“The world of our ancestors was a much dirtier place than it is now. Evolution took the expedient route, since microorganisms in prehistory could not be eradicated, of allowing humans to live with them rather than continually fight them. The great collateral cost of self-inflicted damage to our tissues caused by permanently raging immune systems was avoided by handing over the regulation of our immune systems to the microbes inside us, so that we ended up tolerating them. Evolution could not foresee a world where public hygiene, antibiotics, and chemicals that kill 99.9 percent of all household germs has so depleted this microbial population inside all of us that our immune systems no longer mature properly or are properly regulated, giving rise to dramatic increases in allergy and autoimmunity.” p. 8
The author reviews volumes of research and shares a number of anecdotes including one about a boy with autism whose behavior was so uncontrollable that he had to be institutionalized. Soon after institutionalization, he had a complete reversal in behavior which was caused by chigger bites. To perpetuate his recovery, his immune system is now being treated with infusions of pig whipworms, without which his behavior regresses. This case supports the “hygiene hypothesis which links the bacteria, fungi, and helminths (parasitic worms) in our guts, on our skin, and in our airways and vaginas, with a host of autoimmune and allergic diseases. There is mounting evidence that the composition of all these organisms, living on and inside us – collectively known as our microbiota – can offer protection against a formidable list of autoimmune diseases, including the inflammatory bowel diseases Crohn’s disease and ulcerative colitis, type 1 diabetes, rheumatoid arthritis, multiple sclerosis, and, as we have seen, mental health.” p. 17
“Of all the autoimmune diseases, type 1 (or early-onset) diabetes is rapidly becoming the main scourge of life in the modern, hygienic Western world. Karelia is a large northern European landmass that used to belong to Finland but was partly ceded to Russia during World War II. As a result, the country has been partitioned. Although Russian and Finnish Karelians have the same genetic makeup, including the same susceptibilities to diabetes, the differences in their socioeconomic status and health could not be more stark. One of steepest standard-of-living gradients in the world exists at the border between Russian and Finnish Karelia, with the latter having eight times the gross national product of the former. Yet the incidence of type 1 diabetes, and a host of other autoimmune diseases, is far higher on the Finnish side. Finnish Karelians have six times the incidence of diabetes, five times the incidence of celiac disease, six times more thyroid autoimmunity, and much higher allergy levels than Russian Karelians.” p. 21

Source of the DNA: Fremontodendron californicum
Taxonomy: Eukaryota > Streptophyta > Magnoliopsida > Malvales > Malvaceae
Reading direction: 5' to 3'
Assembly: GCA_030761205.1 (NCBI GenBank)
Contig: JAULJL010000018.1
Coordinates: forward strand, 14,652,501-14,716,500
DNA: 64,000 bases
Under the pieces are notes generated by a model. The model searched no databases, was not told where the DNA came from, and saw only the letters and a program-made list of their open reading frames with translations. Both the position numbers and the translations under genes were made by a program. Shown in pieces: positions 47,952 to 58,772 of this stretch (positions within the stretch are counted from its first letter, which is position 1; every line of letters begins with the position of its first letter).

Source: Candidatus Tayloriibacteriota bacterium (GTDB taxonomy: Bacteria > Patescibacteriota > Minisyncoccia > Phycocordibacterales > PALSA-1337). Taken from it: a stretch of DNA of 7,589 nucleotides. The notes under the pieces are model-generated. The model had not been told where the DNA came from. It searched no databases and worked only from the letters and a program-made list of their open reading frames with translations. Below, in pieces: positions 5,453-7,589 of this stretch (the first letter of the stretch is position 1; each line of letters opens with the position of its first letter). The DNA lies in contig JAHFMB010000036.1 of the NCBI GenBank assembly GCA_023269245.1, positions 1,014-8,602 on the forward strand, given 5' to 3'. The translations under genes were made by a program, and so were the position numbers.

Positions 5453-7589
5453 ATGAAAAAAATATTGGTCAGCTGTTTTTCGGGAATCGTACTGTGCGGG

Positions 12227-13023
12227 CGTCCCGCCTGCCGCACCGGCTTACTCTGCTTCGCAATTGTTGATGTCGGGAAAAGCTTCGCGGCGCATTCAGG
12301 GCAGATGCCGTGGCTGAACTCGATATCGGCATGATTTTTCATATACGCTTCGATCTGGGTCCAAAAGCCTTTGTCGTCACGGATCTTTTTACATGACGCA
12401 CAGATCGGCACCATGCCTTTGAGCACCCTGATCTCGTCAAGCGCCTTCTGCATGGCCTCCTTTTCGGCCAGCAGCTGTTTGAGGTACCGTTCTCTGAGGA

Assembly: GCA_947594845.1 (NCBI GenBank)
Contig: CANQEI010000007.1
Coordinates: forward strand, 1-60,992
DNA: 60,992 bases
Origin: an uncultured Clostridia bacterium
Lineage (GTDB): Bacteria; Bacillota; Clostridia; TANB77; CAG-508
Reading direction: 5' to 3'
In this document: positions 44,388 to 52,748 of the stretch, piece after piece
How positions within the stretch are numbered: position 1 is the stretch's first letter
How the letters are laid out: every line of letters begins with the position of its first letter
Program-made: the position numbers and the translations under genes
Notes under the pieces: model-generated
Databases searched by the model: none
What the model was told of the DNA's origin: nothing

“The baby is born with a gut that is almost completely sterile and must be populated immediately with bacteria. If it is breast-fed, it starts to receive one of the most extraordinary products in the natural world. Human breast milk contains a complex array of fats and sugars – fast food – but it also contains immunoglobulin A, an antibody that protects the lining of the human gut and prevents pathogens from attacking and perforating it. It has also been estimated that a breast-fed infant receives over 100 million immune cells every day, including macrophages, neutrophils, and lymphocytes, together with a host of cytokines, chemokines, and colony-sustaining factors – molecules that signal between cells of the immune system and promote their growth. Over seven hundred species of bacteria have been found in human breast milk. It also contains oligosaccharides which the baby is totally incapable of digesting. It is present to feed the bacteria from the breast milk which are colonizing in the baby’s gut”. p. 24
“Within a week or so after birth, the infant gut, originally sterile, has become colonized by up to 90 trillion microbes. The number of microbes in our guts eventually exceeds the total number of cells in our bodies by a factor of ten. Scientists now refer to the existence of a meta-genome to represent the combined genomes of human and microbiota, a superorganism in which we humans are the junior partner and without which we could no longer exist.” p. 27
“Our resident gut microbiota – the mass of over two thousand bacterial species identified as frequent, long-term inhabitants inside us – is extremely complex. Our relationship with them is so close and intertwined that many of the metabolic signatures that can be identified in human blood, sweat, and urine actually come from our commensal bacteria, not us.” P. 34
“The gut has been called the ‘second brain’ and has its own dedicated nervous system embedded throughout the gut wall. It is becoming increasingly clear that our gut molecules can communicate directly with our brains, and they are implicated in brain development, brain chemistry, behavior, and mental illness.” pp. 36 – 37
This is support for the importance of children getting outside to play in areas that have a variety of foliage comes from a different perspective – as long as we check carefully for tics.
A Prescription for Health in an Overtreated America
Nortin M. Hadler, MD
The theme of this book is clearly stated on the first page; “We are becoming increasingly medicalized, made to think that all life’s challenges demand clinical intervention, when the science dictate’s otherwise”. p. 1…
We don’t know why heart attacks are no longer so common or so evil. Medicine deserves little if any credit. But heart attacks are no longer your father’s heart attacks. p. 17